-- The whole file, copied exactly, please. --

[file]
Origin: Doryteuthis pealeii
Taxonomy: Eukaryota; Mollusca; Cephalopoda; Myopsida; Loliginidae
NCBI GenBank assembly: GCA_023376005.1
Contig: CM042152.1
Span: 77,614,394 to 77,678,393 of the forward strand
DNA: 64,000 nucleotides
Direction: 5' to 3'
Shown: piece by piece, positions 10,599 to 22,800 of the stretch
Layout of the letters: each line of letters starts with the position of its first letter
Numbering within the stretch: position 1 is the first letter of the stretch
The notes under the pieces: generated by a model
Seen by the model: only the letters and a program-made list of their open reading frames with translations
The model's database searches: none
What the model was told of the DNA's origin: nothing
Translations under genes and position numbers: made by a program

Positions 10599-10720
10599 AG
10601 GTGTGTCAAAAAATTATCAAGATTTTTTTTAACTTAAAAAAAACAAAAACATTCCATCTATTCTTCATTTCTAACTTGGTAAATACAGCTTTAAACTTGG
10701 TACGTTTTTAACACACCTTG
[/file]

Origin: Doryteuthis pealeii
Taxonomy: Eukaryota; Mollusca; Cephalopoda; Myopsida; Loliginidae
NCBI GenBank assembly: GCA_023376005.1
Contig: CM042152.1
Span: 77,614,394 to 77,678,393 of the forward strand
DNA: 64,000 nucleotides
Direction: 5' to 3'
Shown: piece by piece, positions 10,599 to 22,800 of the stretch
Layout of the letters: each line of letters starts with the position of its first letter
Numbering within the stretch: position 1 is the first letter of the stretch
The notes under the pieces: generated by a model
Seen by the model: only the letters and a program-made list of their open reading frames with translations
The model's database searches: none
What the model was told of the DNA's origin: nothing
Translations under genes and position numbers: made by a program

Positions 10599-10720
10599 AG
10601 GTGTGTCAAAAAATTATCAAGATTTTTTTTAACTTAAAAAAAACAAAAACATTCCATCTATTCTTCATTTCTAACTTGGTAAATACAGCTTTAAACTTGG
10701 TACGTTTTTAACACACCTTG